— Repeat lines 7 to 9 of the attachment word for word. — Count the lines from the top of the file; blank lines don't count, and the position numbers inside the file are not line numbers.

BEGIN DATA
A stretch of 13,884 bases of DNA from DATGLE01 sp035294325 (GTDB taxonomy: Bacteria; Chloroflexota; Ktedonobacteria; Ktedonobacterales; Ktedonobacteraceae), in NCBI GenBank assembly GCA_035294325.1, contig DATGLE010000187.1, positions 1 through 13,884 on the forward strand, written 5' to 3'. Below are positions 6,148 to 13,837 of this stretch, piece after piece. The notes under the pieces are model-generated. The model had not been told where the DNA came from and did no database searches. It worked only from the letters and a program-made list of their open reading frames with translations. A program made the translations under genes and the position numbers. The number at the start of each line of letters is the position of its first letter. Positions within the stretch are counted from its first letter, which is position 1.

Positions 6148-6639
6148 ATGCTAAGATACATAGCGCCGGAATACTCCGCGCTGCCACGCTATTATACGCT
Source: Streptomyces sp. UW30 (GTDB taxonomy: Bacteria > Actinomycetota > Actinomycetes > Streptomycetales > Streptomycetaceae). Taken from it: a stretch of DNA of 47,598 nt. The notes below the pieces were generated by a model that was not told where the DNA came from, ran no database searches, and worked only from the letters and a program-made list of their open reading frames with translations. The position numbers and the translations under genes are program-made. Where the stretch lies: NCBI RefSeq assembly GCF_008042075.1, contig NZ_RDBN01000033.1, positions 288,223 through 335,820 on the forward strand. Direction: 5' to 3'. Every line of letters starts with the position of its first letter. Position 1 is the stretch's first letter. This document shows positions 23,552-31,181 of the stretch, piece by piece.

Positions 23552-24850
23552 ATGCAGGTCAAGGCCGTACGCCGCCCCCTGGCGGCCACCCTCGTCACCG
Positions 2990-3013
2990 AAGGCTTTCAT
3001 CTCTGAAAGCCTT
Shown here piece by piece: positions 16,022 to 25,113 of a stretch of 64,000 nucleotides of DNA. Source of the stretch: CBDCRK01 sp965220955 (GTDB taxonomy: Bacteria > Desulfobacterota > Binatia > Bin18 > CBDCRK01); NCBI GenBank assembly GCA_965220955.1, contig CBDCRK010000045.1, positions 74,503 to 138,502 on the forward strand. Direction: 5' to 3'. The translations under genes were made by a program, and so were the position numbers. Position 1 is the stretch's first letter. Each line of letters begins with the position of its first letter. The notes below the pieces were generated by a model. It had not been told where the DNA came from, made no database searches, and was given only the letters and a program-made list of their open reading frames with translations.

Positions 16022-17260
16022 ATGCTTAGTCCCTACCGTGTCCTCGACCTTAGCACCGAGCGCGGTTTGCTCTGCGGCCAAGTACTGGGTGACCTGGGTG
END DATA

Positions 2990-3013
2990 AAGGCTTTCAT
3001 CTCTGAAAGCCTT